House price fall prompts call for interest rate cut
The UK’s largest mortgage lender has called for interest rates to be cut after its figures revealed a fall in house prices in February.
Halifax says prices fell by 0.3% during February, bringing the average price of a home in the UK to £196,649.
On an annual basis, prices were actually up 4.2% last month from February 2007 - meaning the average home owner has seen the value of their property increase by around £4,390. But Halifax predicts that prices will remain flat in 2008 as a result of poor market conditions.
The figures back up recent research from Nationwide that also shows a fall in house prices in February.
Halifax is now calling on the Bank of England’s Monetary Policy Committee (MPC), which meets later today, to vote for an interest rate cut. It says lower rates are needed to support the economy as well as the housing market.
The MPC last cut rates in February. Despite hopes that more cuts could be forthcoming, key members of the Committee have hinted they will freeze rates because of fears that inflation is set to rise sharply in the short-term.
Martin Ellis, chief economist at Halifax, said: "While the housing market has slowed over the past six months, it is supported by sound economic fundamentals. Interest rate cuts by the Bank of England are also helping to underpin house prices. Nationally, we predict that house prices will be flat in 2008."
Monetary Policy Committee
A committee designated by the Bank of England to regulate interest rates for the UK. The MPC attempts to keep the economy stable, and maintain the inflation target set by the government and aims to set rates with a view to keeping inflation at a certain level, and avoiding deflation. The MPC meets on the first Thursday of each month and discusses a variety of economics issues and constitutes nine members: the governor, the two deputy governors, the Bank’s chief economist, the executive director for markets and four external members appointed directly by the Chancellor.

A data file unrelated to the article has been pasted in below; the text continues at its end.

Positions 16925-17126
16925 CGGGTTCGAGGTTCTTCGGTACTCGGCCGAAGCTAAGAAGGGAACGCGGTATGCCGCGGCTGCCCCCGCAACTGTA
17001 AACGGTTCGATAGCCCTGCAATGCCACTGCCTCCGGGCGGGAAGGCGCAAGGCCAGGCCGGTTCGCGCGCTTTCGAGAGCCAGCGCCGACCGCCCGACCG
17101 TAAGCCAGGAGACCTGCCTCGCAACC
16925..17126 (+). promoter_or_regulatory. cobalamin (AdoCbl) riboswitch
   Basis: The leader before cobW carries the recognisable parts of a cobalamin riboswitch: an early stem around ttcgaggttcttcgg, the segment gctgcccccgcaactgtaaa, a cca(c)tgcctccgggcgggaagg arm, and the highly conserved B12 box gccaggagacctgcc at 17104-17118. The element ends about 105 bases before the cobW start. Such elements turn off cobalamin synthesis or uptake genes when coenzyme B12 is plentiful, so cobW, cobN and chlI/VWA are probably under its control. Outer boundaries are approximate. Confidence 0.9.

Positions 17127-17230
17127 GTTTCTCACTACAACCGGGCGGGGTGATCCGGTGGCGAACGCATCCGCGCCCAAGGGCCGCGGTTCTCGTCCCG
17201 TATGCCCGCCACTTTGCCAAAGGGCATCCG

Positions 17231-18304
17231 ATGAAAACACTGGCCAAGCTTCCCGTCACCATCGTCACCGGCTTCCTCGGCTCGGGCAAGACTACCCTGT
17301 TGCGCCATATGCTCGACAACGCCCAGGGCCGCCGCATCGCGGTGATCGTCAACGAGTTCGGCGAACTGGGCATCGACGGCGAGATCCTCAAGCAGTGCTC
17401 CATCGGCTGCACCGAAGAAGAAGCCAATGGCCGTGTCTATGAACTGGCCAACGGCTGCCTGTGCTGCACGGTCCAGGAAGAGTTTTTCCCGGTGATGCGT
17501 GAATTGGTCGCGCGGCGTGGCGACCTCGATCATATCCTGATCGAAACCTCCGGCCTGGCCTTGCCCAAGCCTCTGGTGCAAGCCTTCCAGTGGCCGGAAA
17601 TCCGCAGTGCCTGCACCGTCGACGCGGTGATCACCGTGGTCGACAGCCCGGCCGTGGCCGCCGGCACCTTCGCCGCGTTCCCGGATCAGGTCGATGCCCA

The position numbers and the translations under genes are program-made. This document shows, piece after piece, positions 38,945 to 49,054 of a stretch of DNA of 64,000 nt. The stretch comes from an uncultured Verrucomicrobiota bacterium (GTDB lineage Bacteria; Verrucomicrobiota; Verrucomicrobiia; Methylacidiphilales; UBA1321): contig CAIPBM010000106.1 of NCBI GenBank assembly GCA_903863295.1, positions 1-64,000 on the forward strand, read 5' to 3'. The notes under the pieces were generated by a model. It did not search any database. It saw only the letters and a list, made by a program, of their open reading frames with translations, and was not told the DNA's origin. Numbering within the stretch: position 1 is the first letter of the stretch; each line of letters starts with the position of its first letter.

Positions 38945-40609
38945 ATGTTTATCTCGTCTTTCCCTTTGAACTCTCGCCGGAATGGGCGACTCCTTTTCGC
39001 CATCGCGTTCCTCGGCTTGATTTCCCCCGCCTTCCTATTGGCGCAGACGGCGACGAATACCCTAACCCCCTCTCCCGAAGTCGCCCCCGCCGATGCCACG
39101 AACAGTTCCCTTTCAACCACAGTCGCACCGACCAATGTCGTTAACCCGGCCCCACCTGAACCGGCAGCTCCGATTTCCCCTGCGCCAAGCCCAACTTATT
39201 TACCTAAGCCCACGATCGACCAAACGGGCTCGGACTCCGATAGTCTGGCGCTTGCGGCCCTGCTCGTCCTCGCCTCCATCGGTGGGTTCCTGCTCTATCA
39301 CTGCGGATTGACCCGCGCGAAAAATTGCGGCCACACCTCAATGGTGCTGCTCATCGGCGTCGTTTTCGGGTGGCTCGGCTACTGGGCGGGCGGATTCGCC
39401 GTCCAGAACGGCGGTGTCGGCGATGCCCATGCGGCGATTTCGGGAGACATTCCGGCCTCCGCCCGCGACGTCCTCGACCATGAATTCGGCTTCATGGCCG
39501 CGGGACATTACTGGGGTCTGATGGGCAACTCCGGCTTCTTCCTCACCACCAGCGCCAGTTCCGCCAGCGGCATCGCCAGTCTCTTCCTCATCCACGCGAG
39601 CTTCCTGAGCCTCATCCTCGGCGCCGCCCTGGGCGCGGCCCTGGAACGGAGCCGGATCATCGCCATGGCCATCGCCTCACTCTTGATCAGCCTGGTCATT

An increase in the general level of prices that persists over a period of time. The inflation rate is a measure of the average change over a period, usually 12 months. If inflation is up 4%, this means the price of products and services is 4% higher than a year earlier, requiring we spend and extra 4% to buy the same things we bought 12 months ago and that any savings and investments must generate 4% (after any taxes) to keep pace with inflation. Since 2003, the Bank of England has used the consumer prices index (CPI) as its official measure of inflation (see also retail prices index).